Wednesday 28 September 2016

Ross must get moving on commuters' behalf

Published 16/09/2016 | 02:30

Minister Shane Ross. Pic:Mark Condren
Minister Shane Ross. Pic:Mark Condren

Attempting to interpret the unintelligible is as pointless as trying to understand the combined tactics of Dublin Bus, the Minister for Transport, and the drivers.

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The only significant movement in the dispute yesterday was in its escalation; no doubt the capital's 400,000 commuters were also moved somewhat on learning they face 13 more days of chaos.

All concerned know that they are inflicting pain on each other and causing misery to hundreds of thousands of people, apart from the €4m cost of the strike to date.

You won't find reason in a war which is joined purely because belligerents won't speak to each other, and all sides seem to have chosen quicksand as the ideal location to hold their stand. Siptu's Owen Reidy argued that: "Despite the fact we are currently in the third day of strike action resulting from this dispute, it would seem that the management of Dublin Bus and the Department of Transport have little interest in resolving the outstanding issues." Mr Reidy fails to acknowledge that for the public the "outstanding issue" is the removal of buses from the capital's streets. Every day of strike reduces the company's ability to pay even the 8.25pc already rejected by workers.

As for Minister Ross? He greatly regrets the inconvenience to passengers but nonetheless sees fit to reiterate that any action by him would be seen as an agreement to open up the State cheque book.

This is the only intervention the minister seems capable of imagining. For the record, there are others, Mr Ross. How about offering alternatives, like the Army to alleviate the distress, contain the costs, get people to and from work, and remind all concerned that the public is not to be held to ransom.

Or are we wrong to believe that a core function of his office is to see that the public can get from A to B on vehicles they paid for as taxpayers? And having also paid the bus drivers; that same public also harbours a flickering hope that the said minister might stir himself to ensure they be conveyed to where they hope to get. Or is he of the opinion that to travel hopefully is better than to arrive?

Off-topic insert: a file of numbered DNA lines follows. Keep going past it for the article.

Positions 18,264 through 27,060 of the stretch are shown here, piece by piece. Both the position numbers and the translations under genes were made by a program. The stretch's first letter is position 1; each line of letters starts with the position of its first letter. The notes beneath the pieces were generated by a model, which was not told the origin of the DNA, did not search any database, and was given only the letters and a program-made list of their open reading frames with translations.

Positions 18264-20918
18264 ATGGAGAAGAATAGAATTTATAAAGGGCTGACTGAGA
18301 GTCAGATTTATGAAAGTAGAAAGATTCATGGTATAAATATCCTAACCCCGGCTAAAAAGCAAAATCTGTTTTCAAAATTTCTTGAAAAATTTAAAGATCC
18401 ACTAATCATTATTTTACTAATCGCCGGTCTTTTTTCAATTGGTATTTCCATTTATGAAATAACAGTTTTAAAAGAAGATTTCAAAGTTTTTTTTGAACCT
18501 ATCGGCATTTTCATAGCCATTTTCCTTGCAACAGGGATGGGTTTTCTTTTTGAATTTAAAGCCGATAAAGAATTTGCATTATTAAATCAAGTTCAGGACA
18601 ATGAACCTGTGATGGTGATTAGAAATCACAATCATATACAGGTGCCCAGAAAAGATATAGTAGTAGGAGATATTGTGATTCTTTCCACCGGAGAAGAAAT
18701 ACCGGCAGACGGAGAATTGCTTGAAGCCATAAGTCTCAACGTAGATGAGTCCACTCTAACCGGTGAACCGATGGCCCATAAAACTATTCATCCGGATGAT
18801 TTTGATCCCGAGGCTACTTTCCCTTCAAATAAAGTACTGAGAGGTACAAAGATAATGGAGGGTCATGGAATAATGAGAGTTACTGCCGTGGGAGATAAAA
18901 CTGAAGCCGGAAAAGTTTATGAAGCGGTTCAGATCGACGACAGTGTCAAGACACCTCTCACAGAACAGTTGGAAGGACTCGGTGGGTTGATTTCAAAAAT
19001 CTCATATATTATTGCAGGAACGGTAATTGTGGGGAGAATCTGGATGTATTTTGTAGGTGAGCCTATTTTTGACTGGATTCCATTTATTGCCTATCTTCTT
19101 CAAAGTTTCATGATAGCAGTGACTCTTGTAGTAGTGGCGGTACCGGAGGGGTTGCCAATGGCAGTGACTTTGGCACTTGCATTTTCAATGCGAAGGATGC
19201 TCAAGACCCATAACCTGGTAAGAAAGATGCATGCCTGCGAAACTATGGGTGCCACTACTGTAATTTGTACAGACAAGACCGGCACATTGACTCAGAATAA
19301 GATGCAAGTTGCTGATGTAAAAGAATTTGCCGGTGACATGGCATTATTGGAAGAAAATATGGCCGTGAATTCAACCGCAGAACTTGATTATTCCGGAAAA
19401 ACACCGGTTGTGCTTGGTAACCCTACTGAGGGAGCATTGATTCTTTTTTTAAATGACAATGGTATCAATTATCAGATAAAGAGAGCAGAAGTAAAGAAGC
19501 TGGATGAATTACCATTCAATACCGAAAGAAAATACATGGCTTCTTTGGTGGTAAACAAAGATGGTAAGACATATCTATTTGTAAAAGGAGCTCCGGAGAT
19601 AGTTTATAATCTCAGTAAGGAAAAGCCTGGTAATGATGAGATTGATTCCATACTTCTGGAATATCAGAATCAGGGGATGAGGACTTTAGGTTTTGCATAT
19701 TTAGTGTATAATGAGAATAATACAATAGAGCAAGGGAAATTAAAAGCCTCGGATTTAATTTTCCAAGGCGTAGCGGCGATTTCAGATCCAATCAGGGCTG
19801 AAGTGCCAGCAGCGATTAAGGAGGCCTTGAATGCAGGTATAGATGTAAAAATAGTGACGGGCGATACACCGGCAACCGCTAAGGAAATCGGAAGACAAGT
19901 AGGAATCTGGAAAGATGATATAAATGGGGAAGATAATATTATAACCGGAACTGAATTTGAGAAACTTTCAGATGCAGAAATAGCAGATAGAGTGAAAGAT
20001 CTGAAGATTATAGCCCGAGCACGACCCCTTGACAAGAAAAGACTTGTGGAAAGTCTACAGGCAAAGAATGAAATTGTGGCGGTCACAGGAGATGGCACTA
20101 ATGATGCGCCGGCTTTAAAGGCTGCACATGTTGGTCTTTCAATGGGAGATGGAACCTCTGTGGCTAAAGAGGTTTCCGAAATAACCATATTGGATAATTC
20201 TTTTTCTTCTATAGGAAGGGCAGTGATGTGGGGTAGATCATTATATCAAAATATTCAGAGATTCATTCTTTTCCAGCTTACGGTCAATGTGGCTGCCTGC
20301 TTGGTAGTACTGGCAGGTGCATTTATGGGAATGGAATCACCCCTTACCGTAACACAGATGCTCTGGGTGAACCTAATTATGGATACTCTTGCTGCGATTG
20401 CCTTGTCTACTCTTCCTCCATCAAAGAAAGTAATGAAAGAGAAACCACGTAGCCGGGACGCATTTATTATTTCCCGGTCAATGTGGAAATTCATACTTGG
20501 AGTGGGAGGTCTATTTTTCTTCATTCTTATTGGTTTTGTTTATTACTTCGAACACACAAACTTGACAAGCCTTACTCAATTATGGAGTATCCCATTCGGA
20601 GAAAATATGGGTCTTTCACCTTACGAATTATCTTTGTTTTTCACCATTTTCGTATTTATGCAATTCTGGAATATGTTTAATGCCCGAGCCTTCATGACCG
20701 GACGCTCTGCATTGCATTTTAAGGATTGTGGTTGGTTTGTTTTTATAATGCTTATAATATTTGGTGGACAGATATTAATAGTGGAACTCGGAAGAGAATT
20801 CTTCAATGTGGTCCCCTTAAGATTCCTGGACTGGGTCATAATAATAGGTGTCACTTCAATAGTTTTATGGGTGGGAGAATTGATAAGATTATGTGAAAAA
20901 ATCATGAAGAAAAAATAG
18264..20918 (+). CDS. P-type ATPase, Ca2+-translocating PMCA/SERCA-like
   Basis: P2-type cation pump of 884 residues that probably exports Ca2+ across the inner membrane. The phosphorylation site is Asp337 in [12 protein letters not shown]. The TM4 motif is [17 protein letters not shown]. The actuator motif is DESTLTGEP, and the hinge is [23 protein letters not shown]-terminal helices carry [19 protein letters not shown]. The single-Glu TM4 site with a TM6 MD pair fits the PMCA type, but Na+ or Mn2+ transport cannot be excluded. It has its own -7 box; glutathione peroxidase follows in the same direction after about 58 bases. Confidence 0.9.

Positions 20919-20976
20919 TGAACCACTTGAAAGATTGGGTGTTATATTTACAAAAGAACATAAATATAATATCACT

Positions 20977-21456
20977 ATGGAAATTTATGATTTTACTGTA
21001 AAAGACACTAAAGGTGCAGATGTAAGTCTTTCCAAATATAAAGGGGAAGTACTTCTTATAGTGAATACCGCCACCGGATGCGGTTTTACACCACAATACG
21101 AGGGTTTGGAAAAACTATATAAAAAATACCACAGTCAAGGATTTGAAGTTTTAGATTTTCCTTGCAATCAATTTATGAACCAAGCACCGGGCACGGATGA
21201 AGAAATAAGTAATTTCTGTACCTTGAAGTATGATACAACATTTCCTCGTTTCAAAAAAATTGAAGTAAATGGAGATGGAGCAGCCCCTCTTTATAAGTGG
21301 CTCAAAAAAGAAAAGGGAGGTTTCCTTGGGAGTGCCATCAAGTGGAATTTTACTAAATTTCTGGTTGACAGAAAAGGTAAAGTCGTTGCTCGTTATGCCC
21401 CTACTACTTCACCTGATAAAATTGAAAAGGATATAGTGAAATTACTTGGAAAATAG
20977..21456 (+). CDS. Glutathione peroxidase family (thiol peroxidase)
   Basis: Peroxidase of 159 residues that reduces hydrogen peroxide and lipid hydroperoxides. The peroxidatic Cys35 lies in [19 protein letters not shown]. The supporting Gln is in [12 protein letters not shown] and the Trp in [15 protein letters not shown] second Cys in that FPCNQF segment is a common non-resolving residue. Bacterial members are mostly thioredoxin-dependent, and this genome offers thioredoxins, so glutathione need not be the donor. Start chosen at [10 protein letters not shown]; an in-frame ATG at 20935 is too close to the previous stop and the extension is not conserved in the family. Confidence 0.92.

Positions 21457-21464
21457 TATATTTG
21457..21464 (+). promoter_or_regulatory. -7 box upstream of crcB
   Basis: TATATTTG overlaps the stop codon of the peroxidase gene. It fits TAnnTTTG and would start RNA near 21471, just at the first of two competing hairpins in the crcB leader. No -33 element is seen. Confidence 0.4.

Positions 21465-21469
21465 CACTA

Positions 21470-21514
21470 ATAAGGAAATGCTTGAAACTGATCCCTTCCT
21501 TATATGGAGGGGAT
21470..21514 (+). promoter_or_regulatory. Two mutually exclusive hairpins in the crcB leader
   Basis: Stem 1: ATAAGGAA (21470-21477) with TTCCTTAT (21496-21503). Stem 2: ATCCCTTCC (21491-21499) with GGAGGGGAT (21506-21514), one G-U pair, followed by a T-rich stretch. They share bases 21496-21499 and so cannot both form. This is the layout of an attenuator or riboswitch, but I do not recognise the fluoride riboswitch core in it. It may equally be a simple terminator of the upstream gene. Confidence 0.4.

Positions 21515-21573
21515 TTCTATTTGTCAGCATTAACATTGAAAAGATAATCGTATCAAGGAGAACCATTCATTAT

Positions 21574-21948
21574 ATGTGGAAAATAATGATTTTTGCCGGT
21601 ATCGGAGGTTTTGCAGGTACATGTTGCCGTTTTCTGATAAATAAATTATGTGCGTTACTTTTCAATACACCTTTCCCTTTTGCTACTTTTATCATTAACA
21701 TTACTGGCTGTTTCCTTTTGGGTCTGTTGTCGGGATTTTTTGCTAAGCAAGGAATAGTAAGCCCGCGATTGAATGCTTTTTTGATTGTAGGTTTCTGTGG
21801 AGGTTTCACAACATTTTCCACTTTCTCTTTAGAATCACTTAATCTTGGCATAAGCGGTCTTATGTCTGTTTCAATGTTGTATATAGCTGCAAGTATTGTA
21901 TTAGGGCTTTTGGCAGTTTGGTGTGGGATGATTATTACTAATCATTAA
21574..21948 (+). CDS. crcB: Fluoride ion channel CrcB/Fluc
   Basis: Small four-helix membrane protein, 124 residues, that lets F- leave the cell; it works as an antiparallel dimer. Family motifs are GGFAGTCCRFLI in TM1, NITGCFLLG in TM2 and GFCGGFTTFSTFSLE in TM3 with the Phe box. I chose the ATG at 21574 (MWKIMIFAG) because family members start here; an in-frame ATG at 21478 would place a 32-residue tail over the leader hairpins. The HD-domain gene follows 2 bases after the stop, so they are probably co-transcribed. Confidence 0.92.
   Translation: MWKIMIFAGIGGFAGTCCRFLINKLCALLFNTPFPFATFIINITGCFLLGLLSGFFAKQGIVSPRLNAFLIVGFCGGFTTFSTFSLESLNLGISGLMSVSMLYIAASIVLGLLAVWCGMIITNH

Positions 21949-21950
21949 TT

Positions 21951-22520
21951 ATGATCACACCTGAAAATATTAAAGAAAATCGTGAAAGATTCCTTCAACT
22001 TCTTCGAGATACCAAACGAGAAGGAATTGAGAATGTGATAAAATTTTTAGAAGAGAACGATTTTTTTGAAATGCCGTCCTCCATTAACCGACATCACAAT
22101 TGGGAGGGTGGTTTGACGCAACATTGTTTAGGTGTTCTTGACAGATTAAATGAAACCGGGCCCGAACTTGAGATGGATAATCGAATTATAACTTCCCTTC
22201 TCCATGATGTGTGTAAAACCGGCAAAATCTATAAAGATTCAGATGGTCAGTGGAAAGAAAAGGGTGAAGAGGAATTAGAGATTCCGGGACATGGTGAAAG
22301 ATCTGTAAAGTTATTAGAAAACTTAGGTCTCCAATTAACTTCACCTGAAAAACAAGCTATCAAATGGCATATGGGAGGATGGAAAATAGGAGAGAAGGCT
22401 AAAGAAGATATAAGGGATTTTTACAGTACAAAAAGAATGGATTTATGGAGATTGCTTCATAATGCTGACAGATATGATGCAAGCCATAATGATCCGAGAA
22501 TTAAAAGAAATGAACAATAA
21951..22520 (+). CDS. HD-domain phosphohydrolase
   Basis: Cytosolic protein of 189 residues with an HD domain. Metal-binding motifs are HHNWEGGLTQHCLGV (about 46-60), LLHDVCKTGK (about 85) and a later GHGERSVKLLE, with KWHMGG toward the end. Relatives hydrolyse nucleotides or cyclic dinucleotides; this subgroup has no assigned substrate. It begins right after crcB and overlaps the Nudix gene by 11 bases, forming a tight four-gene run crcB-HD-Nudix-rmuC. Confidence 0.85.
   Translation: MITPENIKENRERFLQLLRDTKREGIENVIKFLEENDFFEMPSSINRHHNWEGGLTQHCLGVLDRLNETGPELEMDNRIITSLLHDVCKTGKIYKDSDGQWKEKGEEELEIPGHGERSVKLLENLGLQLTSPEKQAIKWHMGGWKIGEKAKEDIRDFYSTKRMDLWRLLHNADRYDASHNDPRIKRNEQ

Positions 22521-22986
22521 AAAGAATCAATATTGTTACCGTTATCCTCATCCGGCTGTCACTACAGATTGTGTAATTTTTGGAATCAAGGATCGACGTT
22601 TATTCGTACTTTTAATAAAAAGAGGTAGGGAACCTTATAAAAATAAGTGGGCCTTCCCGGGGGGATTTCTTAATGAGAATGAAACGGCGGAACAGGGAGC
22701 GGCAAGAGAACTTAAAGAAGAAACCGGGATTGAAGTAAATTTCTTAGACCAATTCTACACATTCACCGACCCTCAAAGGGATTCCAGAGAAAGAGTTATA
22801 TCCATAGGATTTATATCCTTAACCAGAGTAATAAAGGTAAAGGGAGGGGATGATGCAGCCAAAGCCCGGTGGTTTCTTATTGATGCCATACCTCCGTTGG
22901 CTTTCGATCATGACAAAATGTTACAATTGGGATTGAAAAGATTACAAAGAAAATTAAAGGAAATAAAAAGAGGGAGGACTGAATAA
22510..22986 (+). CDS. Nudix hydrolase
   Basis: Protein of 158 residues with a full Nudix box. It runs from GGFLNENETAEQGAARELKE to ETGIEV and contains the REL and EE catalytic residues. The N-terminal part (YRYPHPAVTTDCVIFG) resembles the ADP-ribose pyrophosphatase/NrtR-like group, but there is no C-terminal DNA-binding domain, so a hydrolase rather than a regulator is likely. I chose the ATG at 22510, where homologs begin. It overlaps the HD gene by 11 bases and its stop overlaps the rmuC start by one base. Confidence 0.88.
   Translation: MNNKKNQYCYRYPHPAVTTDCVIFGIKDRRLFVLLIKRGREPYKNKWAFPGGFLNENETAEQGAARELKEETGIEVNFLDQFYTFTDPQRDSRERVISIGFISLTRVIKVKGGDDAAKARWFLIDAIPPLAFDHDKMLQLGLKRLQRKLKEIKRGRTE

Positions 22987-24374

Welcome relief for parents on costs of going to school

Richard Bruton's pragmatic and progressive policy platform in the Department of Education continues to develop.

The tried and trusted formula for reform that the minister initiated in the Department of Enterprise is now being transferred to Marlborough Street with the Action Plan for Education.

Mr Bruton wants our education system to be the best in Europe in 10 years' time. Aspirational, to say the least, but the hundreds of incremental reforms he has outlined in the plan can only bring about improvements and will not do any harm. The lack of detail on additional funding, particularly at third-level, is certainly a deficit, though.

This list of items to be delivered upon will grow and evolve over the coming years. Cleverly, the plan says who is responsible for the individual action, so it will be evident where the buck stops if there is no movement.

Importantly, the outcomes will be measured every three months, so it will be possible for parents and interested parties to measure the progress being made and whether deadlines for delivery are being met.

One area close to the hearts of many parents will be the minister's desire to cut uniform and school book costs. He plans to use parent power to force schools to come in line and bring down prices. Welcome relief is on the way.

Irish Independent

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